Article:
The final very important document is a transfer/closing summary. The closing summary should include the reason the case was referred to yourself, the work that has been undertaken, what has been achieved, what still needs to be achieved (if applicable), what is being done to assure the remaining needs are met (if applicable) and why it was deemed appropriate to close the case. This document can be extremely helpful. Incidentally, it works for both a transfer to a new worker or team as well as a closing summary, so you don’t need 2 different forms.

Now I know somewhere in that huge analytical brain you’re thinking – what about core group meetings, looked after children reviews, child protection plan meetings? You’re probably shouting about how I don’t know what I am talking about, but alas, you’d probably be right. However, I have a great sense of what should beand this is based on my own practice as well as the collective voices of those with whom I have worked. If you have a plan that is ongoing and amendable, then that could be your report to the chairs of any of those meetings. The only time when there would be a large difference is if there is a large change in circumstances for your client and you are looking to complete redo your assessment. At which point you’d take the assessment and the new plan. If your plan is kept up to date with all the achievements of tasks and goals, the addition of new goals as identified, the amending of current goals as needed, etc., then there would be no need for yet another report. It is about looking at the way we work and changing it to fit how we would like to work as long as it benefits the client base.

There will reports that you will have to do such as court reports, parenting assessments, care orders, etc. but for your day to day work with clients I think the above – completed and recorded properly – would serve to satisfy any organization or inspectorate. It is about the quality of what you have done, not the quantity. I think there needs to be an overhaul of the way we are working to allow us the time to do the work we would like to do. I know this is nothing new and people have been saying it for ages but I am unable to see what the barriers are to working in the simplest way while ensuring quality.

 
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Posted by on May 6, 2014 in Social Work Practice

 

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Improving Practice through Supervision

As Social Work continues to be scrutinised here in England and the numerous initiatives put in place to address perceived skill gaps we see the continuation and implementation of programs to “fix” the problems in Social Work for those who are starting out. We have the Frontline programme aimed at fast tracking “quality” candidates through Social Work training to get them on the frontline and working with vulnerable people. We have the Step Up program, which is “a training programme which enables trainees to work towards a qualification to practise as a social worker at the same time as gaining intensive hands-on experience. It has been designed to enable high-achieving graduates or career changers who have experience of working with children and young people to train to become qualified social workers.[1]” They are also looking for proposals for innovation in Social Work to improve child protection outcomes in failing local authorities. What I don’t see in these initiatives, and maybe I need to do more research, are those geared at frontline management. I don’t understand the purpose of training new workers in new ways but allowing management to continue in the way it has always been. What I see as lacking is the way we train workers who are underperforming of doing just enough to get by to be better practitioners.SUPERVISION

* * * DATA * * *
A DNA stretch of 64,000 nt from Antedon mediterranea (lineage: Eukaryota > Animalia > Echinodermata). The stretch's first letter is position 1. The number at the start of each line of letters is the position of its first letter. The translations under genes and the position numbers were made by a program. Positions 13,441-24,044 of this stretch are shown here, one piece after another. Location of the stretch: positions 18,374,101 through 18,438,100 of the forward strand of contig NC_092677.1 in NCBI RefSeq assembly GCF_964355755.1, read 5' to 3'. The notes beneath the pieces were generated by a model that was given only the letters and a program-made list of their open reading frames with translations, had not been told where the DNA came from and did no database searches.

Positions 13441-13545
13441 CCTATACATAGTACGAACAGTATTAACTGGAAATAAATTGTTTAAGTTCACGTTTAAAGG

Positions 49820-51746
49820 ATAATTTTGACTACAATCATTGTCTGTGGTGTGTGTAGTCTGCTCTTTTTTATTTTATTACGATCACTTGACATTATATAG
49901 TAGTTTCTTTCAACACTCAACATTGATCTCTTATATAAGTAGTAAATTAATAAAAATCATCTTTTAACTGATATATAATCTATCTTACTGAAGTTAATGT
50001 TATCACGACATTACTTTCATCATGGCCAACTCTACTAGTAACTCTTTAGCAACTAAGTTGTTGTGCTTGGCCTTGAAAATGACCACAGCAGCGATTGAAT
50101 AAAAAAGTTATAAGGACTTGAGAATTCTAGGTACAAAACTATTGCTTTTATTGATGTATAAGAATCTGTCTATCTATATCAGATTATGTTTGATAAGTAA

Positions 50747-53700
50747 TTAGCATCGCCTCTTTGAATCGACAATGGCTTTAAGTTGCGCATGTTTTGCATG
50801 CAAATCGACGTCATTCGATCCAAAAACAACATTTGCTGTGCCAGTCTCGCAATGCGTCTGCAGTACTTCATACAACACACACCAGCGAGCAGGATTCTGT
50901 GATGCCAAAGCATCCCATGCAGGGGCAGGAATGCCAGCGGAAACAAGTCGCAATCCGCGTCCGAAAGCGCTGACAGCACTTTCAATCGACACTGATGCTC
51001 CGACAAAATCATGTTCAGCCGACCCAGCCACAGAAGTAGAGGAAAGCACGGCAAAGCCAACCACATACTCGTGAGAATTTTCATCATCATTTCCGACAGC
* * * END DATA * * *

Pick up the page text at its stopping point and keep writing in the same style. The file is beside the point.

Of course, me being who I am, I have an idea as to how to manage these workers and help them improve and I think the answer is modelling. I think as managers we need to model the behaviour we want our practitioners to be exhibiting with clients when we have supervision. These are very simple things we can do as examples.

Unfortunately, due to the nature of the work, we can get into some very bad habits including spur of the moment supervision, allowing interruptions during supervision, being late for supervision or rescheduling consistently, allowing supervision to be unstructured and various other issues. These bad habits are mirrored if you look at the practice issues identified through case reviews and inspections. Admittedly, practitioners need to take responsibility for their work and their practice, but it is difficult to reprimand someone who is mirroring the behaviour of a manager. There needs to be some consistency in the way Social Workers are managed and the way they are managing cases. We can look at parallels in parenting or in pro-social modelling but what it comes down to it teaching those skills which appear to be missing or not up to standard and where this isn’t being proactive enough and confident enough to manage people out. The latter is harder than it sounds but this is definitely where, as a manager, you need to be aware of your role and your organizations procedures on how to manage underperforming staff. I want to deal with the former.